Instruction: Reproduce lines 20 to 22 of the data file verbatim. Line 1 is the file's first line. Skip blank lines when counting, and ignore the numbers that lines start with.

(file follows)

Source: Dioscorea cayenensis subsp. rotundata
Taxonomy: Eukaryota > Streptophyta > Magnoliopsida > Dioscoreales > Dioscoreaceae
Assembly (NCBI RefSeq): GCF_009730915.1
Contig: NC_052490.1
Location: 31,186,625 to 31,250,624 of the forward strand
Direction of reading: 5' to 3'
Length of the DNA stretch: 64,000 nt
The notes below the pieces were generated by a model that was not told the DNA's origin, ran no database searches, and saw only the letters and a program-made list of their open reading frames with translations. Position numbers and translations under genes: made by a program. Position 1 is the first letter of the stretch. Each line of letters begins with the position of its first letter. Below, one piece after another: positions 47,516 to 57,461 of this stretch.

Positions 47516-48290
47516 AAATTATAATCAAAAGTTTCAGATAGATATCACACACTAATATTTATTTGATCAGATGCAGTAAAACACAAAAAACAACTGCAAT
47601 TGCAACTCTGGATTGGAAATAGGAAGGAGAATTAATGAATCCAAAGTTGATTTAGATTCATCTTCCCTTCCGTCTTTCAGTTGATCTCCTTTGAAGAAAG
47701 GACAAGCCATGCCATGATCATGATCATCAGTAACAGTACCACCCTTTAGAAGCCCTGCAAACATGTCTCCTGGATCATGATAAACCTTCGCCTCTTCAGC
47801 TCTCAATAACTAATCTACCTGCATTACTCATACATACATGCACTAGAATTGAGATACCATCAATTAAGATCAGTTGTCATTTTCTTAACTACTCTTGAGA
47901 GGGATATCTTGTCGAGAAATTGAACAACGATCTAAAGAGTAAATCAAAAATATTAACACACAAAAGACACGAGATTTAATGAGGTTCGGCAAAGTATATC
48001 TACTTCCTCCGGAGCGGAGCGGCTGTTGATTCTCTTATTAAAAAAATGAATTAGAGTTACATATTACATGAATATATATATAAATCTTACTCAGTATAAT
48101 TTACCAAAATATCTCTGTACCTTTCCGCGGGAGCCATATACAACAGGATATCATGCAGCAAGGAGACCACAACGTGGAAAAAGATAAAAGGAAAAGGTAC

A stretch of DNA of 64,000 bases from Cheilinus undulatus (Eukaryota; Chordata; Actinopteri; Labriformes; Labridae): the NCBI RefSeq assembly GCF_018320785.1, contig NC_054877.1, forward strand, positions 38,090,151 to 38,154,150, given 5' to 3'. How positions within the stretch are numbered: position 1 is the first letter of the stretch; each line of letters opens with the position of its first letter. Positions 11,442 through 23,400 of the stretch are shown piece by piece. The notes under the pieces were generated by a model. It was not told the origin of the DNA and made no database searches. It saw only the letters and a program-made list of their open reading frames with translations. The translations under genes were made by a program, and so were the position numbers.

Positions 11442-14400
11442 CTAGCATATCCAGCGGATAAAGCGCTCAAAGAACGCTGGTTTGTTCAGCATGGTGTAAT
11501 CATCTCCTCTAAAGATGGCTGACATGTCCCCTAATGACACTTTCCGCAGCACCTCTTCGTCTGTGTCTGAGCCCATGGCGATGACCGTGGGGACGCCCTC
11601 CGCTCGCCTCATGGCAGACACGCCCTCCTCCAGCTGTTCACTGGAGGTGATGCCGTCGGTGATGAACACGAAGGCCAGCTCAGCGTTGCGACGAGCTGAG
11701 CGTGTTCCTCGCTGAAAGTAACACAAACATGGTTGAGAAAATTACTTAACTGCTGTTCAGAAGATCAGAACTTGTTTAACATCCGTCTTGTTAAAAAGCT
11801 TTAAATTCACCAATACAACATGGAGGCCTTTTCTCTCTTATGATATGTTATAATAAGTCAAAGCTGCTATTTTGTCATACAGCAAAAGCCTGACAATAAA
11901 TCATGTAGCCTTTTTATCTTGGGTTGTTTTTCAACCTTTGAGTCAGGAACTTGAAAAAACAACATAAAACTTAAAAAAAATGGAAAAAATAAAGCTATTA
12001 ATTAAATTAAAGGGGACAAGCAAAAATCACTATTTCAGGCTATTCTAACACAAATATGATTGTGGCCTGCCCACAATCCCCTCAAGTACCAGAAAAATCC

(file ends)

11501 CATCTCCTCTAAAGATGGCTGACATGTCCCCTAATGACACTTTCCGCAGCACCTCTTCGTCTGTGTCTGAGCCCATGGCGATGACCGTGGGGACGCCCTC
11601 CGCTCGCCTCATGGCAGACACGCCCTCCTCCAGCTGTTCACTGGAGGTGATGCCGTCGGTGATGAACACGAAGGCCAGCTCAGCGTTGCGACGAGCTGAG
11701 CGTGTTCCTCGCTGAAAGTAACACAAACATGGTTGAGAAAATTACTTAACTGCTGTTCAGAAGATCAGAACTTGTTTAACATCCGTCTTGTTAAAAAGCT